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Clusters of Genetic Variants Linked to Distinct Treatment Responses for Smoking Cessation

For Release June 2, 2008

Findings May Help to Match Smokers with Treatments Most Likely to Help Them Quit

Scientists have identified distinct clusters of genetic markers associated with the likelihood of success or failure of two smoking cessation treatments, nicotine replacement therapy (NRT) and the medication bupropion (Zyban). This study, supported by the National Institute on Drug Abuse (NIDA) and the National Cancer Institute (NCI), part of the National Institutes of Health (NIH), was published in the June issue of the journal Archives of General Psychiatry.

"We have long known that smoking cessation treatments that help some people fail to help others," says NIDA Director Dr. Nora Volkow. "These findings shed light on the genetic variations that underlie these differences in treatment response, and this knowledge may help make it possible to match smokers with the type or intensity of smoking cessation treatment most likely to benefit them."

Researchers used a technique known as genome-wide association scans to compare DNA extracted from the blood of smokers who were either successful or unsuccessful in quitting using bupropion or various forms of NRT (e.g., nicotine patch or nasal spray). They identified clusters of gene variants that were present more frequently in the successful quitters. Interestingly, the variants were different in those who were successfully treated with bupropion than in those who were helped by NRT. For example, a cluster of genes which regulates the body's ability to process bupropion was associated with success on bupropion therapy - but not NRT. The roles of other genes identified in this study, including several expressed in brain regions important to learning and memory, are not as well understood. These genes may be new targets for future research into smoking cessation medications.

The study was led by Dr. George R. Uhl, chief of NIDA's molecular neurobiology research branch in Baltimore, MD, and coauthored by Caryn Lerman (University of Pennsylvania, Philadelphia, PA), Jed Rose (Duke University, Durham, NC), and from Brown University, Ray Niaura (Butler Hospital, Providence, RI), and Sean David (Memorial Hospital of Rhode Island, Pawtucket, RI)."Our results provide the first genome-wide evidence that the genetics of successful smoking cessation with bupropion are different from the genetics of successful smoking cessation with NRT," says Dr. Uhl. "These findings suggest that we may be able to improve the success rate for smoking cessation by using results of simple DNA tests."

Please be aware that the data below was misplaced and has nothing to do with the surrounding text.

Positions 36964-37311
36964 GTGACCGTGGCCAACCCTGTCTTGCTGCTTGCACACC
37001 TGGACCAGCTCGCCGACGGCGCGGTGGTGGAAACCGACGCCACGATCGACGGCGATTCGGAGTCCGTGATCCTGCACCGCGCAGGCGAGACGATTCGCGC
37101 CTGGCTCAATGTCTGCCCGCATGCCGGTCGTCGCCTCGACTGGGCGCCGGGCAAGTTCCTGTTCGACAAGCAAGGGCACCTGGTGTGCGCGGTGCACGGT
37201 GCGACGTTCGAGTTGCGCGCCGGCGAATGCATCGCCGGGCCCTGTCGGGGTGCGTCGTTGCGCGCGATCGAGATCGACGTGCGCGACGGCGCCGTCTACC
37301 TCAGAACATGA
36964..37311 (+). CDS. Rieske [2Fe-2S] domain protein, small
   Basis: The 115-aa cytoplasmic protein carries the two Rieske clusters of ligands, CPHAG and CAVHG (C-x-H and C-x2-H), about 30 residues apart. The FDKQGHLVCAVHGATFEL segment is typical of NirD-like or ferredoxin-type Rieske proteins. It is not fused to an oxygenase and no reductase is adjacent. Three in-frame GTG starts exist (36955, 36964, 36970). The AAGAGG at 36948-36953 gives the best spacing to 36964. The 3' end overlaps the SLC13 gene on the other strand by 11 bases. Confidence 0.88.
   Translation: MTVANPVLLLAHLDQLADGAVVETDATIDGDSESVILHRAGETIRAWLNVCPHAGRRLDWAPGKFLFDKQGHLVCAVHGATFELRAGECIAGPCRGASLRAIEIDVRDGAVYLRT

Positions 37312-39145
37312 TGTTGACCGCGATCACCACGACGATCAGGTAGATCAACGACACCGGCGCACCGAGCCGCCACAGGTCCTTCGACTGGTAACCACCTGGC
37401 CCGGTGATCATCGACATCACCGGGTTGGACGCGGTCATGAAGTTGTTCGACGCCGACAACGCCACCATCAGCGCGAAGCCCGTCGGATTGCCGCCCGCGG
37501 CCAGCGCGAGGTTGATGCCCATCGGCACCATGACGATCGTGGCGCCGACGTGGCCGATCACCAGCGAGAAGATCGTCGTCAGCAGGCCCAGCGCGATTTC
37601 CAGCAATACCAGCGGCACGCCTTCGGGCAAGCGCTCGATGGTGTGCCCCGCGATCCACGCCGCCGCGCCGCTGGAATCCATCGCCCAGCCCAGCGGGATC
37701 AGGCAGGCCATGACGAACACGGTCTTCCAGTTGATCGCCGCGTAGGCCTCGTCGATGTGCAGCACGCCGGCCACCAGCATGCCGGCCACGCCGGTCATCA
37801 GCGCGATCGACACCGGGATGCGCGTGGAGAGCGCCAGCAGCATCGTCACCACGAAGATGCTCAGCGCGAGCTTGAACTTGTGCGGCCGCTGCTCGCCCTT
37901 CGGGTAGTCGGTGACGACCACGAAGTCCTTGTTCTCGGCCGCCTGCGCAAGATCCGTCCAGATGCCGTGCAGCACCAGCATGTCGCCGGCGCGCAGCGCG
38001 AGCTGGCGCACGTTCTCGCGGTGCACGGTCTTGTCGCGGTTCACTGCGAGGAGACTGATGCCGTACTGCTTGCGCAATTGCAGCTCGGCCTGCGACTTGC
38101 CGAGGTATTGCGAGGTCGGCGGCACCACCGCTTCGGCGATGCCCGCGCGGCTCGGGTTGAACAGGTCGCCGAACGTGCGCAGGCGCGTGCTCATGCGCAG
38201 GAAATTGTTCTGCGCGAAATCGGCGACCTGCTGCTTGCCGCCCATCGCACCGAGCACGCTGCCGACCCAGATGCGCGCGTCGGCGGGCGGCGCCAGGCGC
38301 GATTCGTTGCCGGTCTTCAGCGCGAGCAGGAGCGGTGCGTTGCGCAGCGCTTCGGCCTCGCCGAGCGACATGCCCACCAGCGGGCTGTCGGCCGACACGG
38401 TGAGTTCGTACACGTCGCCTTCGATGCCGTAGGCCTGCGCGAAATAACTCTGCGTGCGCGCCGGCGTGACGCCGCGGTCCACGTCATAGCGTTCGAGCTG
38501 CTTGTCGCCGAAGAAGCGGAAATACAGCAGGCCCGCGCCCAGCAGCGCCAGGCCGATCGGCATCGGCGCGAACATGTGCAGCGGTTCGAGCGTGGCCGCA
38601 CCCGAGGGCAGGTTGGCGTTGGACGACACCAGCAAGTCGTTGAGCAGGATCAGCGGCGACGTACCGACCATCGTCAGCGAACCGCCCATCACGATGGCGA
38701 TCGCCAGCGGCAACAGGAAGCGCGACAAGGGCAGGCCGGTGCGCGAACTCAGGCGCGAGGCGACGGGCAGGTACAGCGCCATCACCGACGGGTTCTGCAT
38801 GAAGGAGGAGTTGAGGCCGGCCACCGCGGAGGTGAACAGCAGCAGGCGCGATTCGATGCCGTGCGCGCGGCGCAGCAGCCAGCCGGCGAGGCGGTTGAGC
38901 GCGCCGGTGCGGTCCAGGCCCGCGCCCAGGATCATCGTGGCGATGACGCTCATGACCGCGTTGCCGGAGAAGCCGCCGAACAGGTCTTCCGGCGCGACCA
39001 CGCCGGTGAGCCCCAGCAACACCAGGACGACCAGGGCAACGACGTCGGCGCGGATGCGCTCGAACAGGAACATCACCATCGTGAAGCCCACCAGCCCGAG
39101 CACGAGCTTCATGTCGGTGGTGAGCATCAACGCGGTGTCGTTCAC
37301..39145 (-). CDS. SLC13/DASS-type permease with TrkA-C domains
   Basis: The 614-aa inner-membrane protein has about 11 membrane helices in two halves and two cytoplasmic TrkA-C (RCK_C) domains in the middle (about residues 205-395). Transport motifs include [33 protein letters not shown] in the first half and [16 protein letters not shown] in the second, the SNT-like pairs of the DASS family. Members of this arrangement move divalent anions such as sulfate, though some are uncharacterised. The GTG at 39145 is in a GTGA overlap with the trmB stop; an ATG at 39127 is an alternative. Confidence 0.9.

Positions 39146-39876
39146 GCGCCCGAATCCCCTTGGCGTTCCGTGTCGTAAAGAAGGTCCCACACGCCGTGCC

The research is part of NIDA's ongoing commitment to using genome wide association studies to help develop more targeted prevention and treatment strategies for addiction. For example, in another study, also published in the Archives of General Psychiatry in March, Uhl's team identified for the first time clusters of genetic variants associated with vulnerability to methamphetamine dependence, showing that many of the same genetic variants underlie addiction to multiple drugs of abuse. The findings suggested that addictions share common underlying genetic vulnerabilities, providing new insights into the nature of addiction and suggesting novel approaches to the treatment of addiction and the prevention of relapse.

For more information go to: http://www.drugabuse.gov/DrugPages/Nicotine.html


The National Institute on Drug Abuse is a component of the National Institutes of Health, U.S. Department of Health and Human Services. NIDA supports most of the world's research on the health aspects of drug abuse and addiction. The Institute carries out a large variety of programs to ensure the rapid dissemination of research information to inform policy and improve practice. Fact sheets on the health effects of drugs of abuse and further information on NIDA research can be found on the NIDA web site at http://www.drugabuse.gov.

The National Institutes of Health (NIH) - The Nation's Medical Research Agency - includes 27 Institutes and Centers and is a component of the U.S. Department of Health and Human Services. It is the primary Federal agency for conducting and supporting basic, clinical and translational medical research, and it investigates the causes, treatments, and cures for both common and rare diseases. For more information about NIH and its programs, visit www.nih.gov


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